For Yahoo, momentum, not management, a problem

The trials and tribulations of the Yahoo executive suite have been well chronicled in the media off late: from the recent exit of their sales ace to Terry Semel being replaced by co-founder Jerry Yang, as the top man on the totem pole. The management shuffle aside, Yahoo has a bigger problem on its hand: the traffic, be it search or total visits is beginning to resemble New York Yankees in the Major League Baseball rankings.

Folks from Citibank analyzed the data collected by comScore, and found that Yahoo has started to lose ground to Google in terms of total visitors. [digg=http://digg.com/tech_news/Yahoo_is_Dying]

The total number of visitors to various Google properties was up 18% (year-over-year comparison) to 536 million, with Microsoft getting 528 million (up 5%), and Yahoo being #3 with an actual decline – about 2% (year-over year comparison) in the number of monthly visitors to 470 million. This is the second month of consecutive declines for Yahoo.

To put things in context, the worldwide Internet traffic grew 9% in the month of May 2007, while US saw a 3% increase in the traffic for the month. In US, Yahoo remains #1 with 131 million visitors, up 0.3%, the lowest we have tracked. Google is at #3 position with 120 million unique visitors, up 15% year-over-year.

Chart of traffic growth

Like most, I do feel that comScore and its methodology leave a lot to be desired, though they are a good trend-indicator. The trends don’t bode well for Yahoo. If monthly unique visitors page views are (flat to) down, then this could (indirectly) impact Yahoo’s bread-and-butter brand & display advertising business, as the company indicated in their most recent chat with the analysts. (Maybe Wanda Harris Millard, the outgoing Yahoo sales ace was robbed of her job.)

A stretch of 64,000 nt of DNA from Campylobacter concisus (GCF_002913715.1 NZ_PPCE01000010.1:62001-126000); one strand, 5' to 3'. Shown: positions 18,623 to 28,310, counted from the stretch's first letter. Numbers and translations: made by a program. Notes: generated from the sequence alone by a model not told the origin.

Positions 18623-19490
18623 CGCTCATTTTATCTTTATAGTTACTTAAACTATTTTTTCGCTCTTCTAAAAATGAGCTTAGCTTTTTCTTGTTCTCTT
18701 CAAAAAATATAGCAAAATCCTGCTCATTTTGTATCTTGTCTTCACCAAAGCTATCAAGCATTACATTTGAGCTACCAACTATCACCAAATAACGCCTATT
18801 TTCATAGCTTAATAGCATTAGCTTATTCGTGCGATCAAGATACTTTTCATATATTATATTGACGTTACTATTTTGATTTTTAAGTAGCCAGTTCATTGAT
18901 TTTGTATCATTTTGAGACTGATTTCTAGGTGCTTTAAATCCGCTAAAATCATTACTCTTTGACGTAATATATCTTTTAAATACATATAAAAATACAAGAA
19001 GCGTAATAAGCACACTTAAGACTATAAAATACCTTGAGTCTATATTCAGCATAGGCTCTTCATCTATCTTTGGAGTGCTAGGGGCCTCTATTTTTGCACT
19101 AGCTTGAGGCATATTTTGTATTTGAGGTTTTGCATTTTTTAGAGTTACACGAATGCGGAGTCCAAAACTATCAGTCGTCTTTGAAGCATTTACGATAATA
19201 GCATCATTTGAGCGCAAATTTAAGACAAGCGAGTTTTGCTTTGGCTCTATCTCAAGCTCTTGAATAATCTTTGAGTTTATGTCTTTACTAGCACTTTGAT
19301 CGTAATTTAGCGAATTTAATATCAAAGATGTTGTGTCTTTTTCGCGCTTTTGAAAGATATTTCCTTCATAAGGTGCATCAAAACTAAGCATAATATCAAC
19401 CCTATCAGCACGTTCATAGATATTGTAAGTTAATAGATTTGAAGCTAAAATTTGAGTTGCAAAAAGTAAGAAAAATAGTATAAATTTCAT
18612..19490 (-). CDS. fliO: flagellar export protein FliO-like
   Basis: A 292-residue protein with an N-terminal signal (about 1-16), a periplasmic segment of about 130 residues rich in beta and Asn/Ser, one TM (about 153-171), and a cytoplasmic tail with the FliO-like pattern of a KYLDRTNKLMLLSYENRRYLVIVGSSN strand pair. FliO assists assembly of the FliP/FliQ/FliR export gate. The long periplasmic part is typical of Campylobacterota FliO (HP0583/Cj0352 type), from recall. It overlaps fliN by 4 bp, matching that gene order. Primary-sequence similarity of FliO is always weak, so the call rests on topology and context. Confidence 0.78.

Yahoo has already lost the search battle and is losing the mindshare as well. It trails in mobile search business as well. In mobile space, M:Metrics reports that smart phone users prefer Google over Yahoo when it comes to mobile services, especially in US and UK, where Google commands 62.5% and 31% reach. Yahoo in comparison has about 33.5% and 11% reach respectively.

In an increasingly competitive marketplace, Yahoo seems to be losing momentum, especially in areas where it has been traditionally strong. It is going to be a long slog for Jerry Yang and his crew before Yahoo is restored to its growing ways – it that is at all possible.

Update: Mappingtheweb has another interesting take on Yahoo’s current state of affairs.